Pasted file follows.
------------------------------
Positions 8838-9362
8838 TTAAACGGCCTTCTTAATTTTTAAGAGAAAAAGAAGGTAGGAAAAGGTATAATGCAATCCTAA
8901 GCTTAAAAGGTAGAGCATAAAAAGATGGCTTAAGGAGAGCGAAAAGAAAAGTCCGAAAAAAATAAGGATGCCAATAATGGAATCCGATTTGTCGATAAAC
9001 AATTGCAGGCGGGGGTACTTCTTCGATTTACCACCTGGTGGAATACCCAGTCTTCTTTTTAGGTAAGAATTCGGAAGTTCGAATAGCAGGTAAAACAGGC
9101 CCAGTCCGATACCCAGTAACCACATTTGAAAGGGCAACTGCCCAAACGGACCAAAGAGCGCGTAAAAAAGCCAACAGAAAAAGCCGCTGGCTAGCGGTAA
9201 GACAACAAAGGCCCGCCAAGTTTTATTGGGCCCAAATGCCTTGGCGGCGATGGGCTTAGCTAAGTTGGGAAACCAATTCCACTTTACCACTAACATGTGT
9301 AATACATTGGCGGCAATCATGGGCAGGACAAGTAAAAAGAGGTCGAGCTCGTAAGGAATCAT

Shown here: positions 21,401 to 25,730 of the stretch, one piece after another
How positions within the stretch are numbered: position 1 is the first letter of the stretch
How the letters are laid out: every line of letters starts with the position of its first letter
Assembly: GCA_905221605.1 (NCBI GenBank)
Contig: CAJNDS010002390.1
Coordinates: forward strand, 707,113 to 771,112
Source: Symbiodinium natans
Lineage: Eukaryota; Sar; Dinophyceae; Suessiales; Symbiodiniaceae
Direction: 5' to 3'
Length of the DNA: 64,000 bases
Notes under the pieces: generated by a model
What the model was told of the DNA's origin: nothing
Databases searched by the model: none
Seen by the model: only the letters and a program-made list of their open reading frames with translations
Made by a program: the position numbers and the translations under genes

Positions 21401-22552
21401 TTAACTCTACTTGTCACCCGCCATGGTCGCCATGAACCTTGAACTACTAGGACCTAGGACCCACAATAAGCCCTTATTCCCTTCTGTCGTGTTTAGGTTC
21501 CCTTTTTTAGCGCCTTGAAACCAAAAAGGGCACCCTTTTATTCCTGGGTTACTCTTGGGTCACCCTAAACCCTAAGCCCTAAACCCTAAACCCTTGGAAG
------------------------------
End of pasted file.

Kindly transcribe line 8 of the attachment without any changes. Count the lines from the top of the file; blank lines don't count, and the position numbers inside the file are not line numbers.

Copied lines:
Shown here: positions 21,401 to 25,730 of the stretch, one piece after another